MEMORANDUM DECISION AND ORDER
JUDITH N. KEEP, CHIEF UNITED STATES DISTRICT JUDGE
On April 10, 1987, the Federal Savings and Loan Insurance Corporation (the "FSLIC") became receiver for the Central Savings and Loan Association ("Central") a failed thrift. Claiming that former Central directors breached their fiduciary duty, the FSLIC's statutory successor, the Federal Deposit Insurance Corporation (the "FDIC"),
filed the instant suit on April 5, 1991 seeking to recover a portion of the $ 80,000,000 in losses incurred by Central.
Two defendants, Daniel T. McSweeney and Frederick C. Stalder, move to dismiss the action in its entirety. Defendants claim that: (1) the FDIC's action is time-barred because the statute of limitation governing the action expired prior to the time the FDIC became Central's receiver, and (2) the FDIC's complaint fails to plead a gross default in duty so as to appropriately maintain an action under the terms of the Financial Institutions Reform, Recovery and Enforcement Act of 1989 ("FIRREA"), Pub. L. No. 101-73, 103 Stat. 183. The FDIC contends that defendants apply the wrong statute of limitation and misread the pleading requirements imposed by FIRREA.
Defendants' motions are based on Fed. R. Civ. P. 12(b)(6), alleging that the FDIC's complaint fails to state a claim upon which relief may be granted. A complaint should not be dismissed for failure to state a claim unless it appears beyond doubt that plaintiff can prove no set of facts which would entitle him to relief. Church of Scientology of California v. Flynn, 744 F.2d 694, 696 (9th Cir. 1984). In this regard, the court must treat all of plaintiff's allegations as true. Experimental Engineering, Inc. v. United Technologies Corp., 614 F.2d 1244, 1245 (9th Cir. 1980).
A. Statute of Limitation
The complaint alleges that defendants engaged in various negligent acts through 1984 which constituted a breach of fiduciary duty. Defendants submit that since the alleged breach of duty is predicated on negligent conduct, the two year statute of limitation in Section 339(1) of the California Code of Civil Procedure governs.
Defendants direct the court's attention to several cases which have applied the two year statute to actions for breach of fiduciary duty. See, e.g., Vucinich v. Paine, Webber, Jackson & Curtis, Inc., 739 F.2d 1434, 1436 (9th Cir. 1984); Burt v. Irvine, 237 Cal. App. 2d 828, 865, 47 Cal. Rptr. 392 (1965). Since there are no tolling allegations in the complaint, and since the cause of action is based on conduct occurring through 1984, defendants contend that the FDIC's cause of action was barred as of 1986, a year before it became receiver. See FDIC v. Former Officers & Directors of Metro. Bank, 884 F.2d 1304, 1309 n. 4 (9th Cir. 1989) (FDIC may not revive a time-barred claim when it assumes control of an entity).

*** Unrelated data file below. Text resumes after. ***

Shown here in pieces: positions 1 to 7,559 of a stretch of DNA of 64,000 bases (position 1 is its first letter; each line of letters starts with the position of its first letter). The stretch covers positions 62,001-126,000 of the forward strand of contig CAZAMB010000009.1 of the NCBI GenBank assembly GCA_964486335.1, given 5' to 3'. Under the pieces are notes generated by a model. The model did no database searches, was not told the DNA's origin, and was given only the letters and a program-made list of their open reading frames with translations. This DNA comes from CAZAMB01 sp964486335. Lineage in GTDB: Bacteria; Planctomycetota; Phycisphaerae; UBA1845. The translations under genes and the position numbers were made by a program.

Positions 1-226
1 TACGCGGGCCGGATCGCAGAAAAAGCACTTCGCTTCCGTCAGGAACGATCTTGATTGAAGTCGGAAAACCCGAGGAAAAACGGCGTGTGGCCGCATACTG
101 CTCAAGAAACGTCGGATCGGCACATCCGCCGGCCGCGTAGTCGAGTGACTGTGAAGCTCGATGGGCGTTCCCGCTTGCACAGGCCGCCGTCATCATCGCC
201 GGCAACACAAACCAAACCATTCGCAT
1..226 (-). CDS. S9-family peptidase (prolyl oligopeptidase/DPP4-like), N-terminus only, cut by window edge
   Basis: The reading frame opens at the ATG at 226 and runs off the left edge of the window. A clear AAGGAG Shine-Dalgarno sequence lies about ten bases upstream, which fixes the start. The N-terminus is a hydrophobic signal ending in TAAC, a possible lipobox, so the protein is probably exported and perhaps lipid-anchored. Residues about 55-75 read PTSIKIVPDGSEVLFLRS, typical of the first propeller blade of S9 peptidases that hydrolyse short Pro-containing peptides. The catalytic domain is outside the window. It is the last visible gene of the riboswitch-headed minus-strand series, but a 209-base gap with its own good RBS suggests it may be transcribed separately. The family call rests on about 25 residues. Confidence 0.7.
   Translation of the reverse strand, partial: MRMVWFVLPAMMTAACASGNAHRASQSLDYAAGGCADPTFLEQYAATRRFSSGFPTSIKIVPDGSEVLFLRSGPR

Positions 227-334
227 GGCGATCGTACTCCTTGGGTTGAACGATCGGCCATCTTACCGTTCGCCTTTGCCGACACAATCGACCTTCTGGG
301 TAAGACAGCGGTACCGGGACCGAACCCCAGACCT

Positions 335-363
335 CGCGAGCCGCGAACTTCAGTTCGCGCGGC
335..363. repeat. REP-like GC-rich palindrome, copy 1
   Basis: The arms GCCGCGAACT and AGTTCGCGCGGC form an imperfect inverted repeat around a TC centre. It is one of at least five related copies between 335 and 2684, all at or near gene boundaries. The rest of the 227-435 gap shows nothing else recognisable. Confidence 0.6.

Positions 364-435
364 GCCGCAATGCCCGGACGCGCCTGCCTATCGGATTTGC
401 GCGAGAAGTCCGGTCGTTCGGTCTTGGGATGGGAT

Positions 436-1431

In contrast, the FDIC claims that the "catch-all" four year period in Section 343 of the California Code of Civil Procedure governs this matter.
The FDIC argues that the cases cited by defendants, Vucinich, supra, and Burt, supra, were effectively superseded by more recent authority applying the four-year period. See, e.g., Davis & Cox v. Summa Corp., 751 F.2d 1507, 1520-21 (9th Cir. 1985); David Welch Co. v. Erskine & Tulley, 203 Cal. App. 3d 884, 893, 250 Cal. Rptr. 339 (1988). Applying the longer period, the action was still viable on April 10, 1987 when the FDIC became receiver, and because FIRREA provides the FDIC an extended filing period of four years on those claims not time-barred when it becomes receiver, the FDIC properly filed suit on April 5, 1991.
In response, defendants contend that Davis & Cox, supra, cannot legitimately be read to overrule Vuicinich, supra. Defendants argue that the cases are critically distinguishable in that Vuicinich considered a breach of fiduciary duty claim based on negligent conduct, as is the case here, while Davis & Cox dealt with a case of intentional breach of fiduciary duty. As such, defendants contend that Vuicinich's two-year statute must apply. I reject this distinction.
Neither Vuicinich nor Davis & Cox draw a negligent versus intentional tort distinction. Rather, each case simply asserts, without much discussion, diametrically distinct time periods for a breach of fiduciary duty. However, those courts which have squarely made a choice between Vuicinich and Davis & Cox have followed Davis & Cox, not because the particular case was dominated by issues of intentionality versus negligence, but because Davis & Cox was the last word from the Ninth Circuit on the appropriate time-bar for claims of fiduciary duty. See, e.g., FSLIC v. Kidwell, 716 F. Supp. 1315, 1318 (N.D.Cal. 1989); David K. Lindemuth Co. v. Schannon Financial Corp., 660 F. Supp. 261, 264-65 (N.D.Cal. 1987).